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Opportunities in litigation services.

It's a broad field open to CPAs with a wide variety of skills.

Why are more and more CPAs getting involved in litigation services? Ten years ago, only a small minority of CPAs worked in this practice area. Today, many CPAs provide litigation services, and many others are looking seriously at adding this service to their practices. The reason is simply that more CPAs recognize they have valuable skills they can use to assist attorneys in virtually every phase that's involved in the litigation process.

Litigation is big business in America. Just as society is becoming more complex, so too are the issues lawyers need to understand in litigation. Many litigators turn to CPAs to help them with the accounting and economic issues that frequently arise when people sue each other. In addition, as CPAs' individual and business clients more often become parties to lawsuits, it is normal to expect them to seek either their own CPAs or others to assist them in the complicated business issues in their disputes.

This article explains the types of cases that often require CPAs' services, the range of services CPAs usually provide and how to set up a litigation practice as well as some practice economics. The examples are not exhaustive but merely highlight some of the more common opportunities to provide litigation services.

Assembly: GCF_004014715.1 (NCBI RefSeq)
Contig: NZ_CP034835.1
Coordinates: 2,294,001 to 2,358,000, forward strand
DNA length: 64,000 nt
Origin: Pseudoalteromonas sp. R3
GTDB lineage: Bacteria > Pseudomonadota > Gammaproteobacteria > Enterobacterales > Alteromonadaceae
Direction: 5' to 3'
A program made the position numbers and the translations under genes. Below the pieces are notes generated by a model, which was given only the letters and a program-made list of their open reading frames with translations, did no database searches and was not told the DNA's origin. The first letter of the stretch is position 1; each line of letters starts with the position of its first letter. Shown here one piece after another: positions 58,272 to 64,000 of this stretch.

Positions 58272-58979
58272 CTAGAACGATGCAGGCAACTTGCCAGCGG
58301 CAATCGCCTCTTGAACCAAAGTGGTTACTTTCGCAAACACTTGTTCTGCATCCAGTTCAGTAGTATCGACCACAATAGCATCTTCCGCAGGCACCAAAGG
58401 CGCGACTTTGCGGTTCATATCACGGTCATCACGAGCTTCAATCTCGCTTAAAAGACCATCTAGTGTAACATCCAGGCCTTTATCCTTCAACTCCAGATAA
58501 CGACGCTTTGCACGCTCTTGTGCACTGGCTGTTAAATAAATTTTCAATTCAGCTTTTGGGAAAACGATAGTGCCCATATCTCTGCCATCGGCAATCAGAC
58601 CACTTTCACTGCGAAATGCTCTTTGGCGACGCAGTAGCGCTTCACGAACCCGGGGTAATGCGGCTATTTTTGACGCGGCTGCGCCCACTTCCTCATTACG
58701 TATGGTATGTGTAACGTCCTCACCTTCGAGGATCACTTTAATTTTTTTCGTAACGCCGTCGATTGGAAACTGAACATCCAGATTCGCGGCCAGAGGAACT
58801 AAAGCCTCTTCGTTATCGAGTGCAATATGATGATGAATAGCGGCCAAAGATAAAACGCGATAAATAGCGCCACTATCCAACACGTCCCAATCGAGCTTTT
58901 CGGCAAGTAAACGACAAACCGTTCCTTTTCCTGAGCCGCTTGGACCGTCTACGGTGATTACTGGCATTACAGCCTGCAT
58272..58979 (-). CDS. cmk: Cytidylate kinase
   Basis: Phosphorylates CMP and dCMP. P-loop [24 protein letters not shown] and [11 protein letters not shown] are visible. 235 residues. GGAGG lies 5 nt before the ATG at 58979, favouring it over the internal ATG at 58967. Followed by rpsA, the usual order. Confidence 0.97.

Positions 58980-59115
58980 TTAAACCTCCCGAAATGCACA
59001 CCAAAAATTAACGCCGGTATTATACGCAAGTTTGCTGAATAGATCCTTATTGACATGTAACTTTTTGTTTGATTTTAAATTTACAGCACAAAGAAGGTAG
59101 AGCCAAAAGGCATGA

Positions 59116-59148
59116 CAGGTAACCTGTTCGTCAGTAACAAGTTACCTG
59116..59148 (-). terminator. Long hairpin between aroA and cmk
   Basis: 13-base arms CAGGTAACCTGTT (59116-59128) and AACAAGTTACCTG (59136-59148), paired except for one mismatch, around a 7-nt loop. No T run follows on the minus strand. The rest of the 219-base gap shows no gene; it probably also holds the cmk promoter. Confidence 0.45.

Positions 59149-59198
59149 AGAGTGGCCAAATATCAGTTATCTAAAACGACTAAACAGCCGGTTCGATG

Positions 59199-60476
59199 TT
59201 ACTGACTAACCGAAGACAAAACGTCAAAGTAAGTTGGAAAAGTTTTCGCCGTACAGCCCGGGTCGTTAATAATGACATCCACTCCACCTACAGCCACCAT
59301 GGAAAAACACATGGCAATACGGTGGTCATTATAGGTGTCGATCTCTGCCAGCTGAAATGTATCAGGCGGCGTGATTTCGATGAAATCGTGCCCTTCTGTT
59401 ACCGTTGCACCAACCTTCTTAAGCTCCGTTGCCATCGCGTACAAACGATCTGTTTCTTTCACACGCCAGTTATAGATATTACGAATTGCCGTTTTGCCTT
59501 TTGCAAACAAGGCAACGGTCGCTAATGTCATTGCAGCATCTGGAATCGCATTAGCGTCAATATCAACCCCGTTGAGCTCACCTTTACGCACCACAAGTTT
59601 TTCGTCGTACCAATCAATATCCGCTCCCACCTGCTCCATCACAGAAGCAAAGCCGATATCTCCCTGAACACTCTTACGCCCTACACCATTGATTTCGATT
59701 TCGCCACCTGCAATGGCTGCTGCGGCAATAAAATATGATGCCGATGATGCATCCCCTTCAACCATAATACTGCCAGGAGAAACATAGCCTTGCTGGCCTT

Divorce cases often are a CPA's introduction to the litigation services field because a client going through a divorce asks the CPA to help. The experience may not be pleasant for the CPA new to litigation because divorces are probably the most emotional type of litigation. Very few parties ever believe they win in a marital dissolution. Therefore, many aren't happy with the process or any of the professionals who assist them in the case.

What kind of work can CPAs expect to perform in divorce cases? Marital dissolution is almost more of an accounting exercise than a legal exercise (except for child custody issues). CPAs can expect to prepare financial statements for the marital estate and possibly for one spouse's separate estate. (Remember that even if both partners were clients as a couple, the CPA may work for only one spouse).

Depending on the state in which the case takes place, it often is necessary to trace the source of many purchases to determine whether they were made using separate or marital property. Another frequent assignment is to determine the parties' standard of living by scheduling their monthly expenses. This provides the judge with information to award spousal or child support.

If there is ever a suspicion that one spouse is wasting marital assets after separation, the CPA may be asked to trace the source of various payments and explain expenditures. Although an expenditure may have been made from a separate checking account, the funds themselves originally may have come from income earned during the marriage. The findings may be used to prove that common marital assets are being spent for the separate benefit of one spouse instead of used by each.

Frequently, the CPA is asked to value certain marital estate assets. The asset CPAs most often value is a privately held business interest owned by one or both spouses. Finally, the CPA often is asked to determine the tax consequences of asset distributions and the tax effects of various scenarios for splitting the marital estate.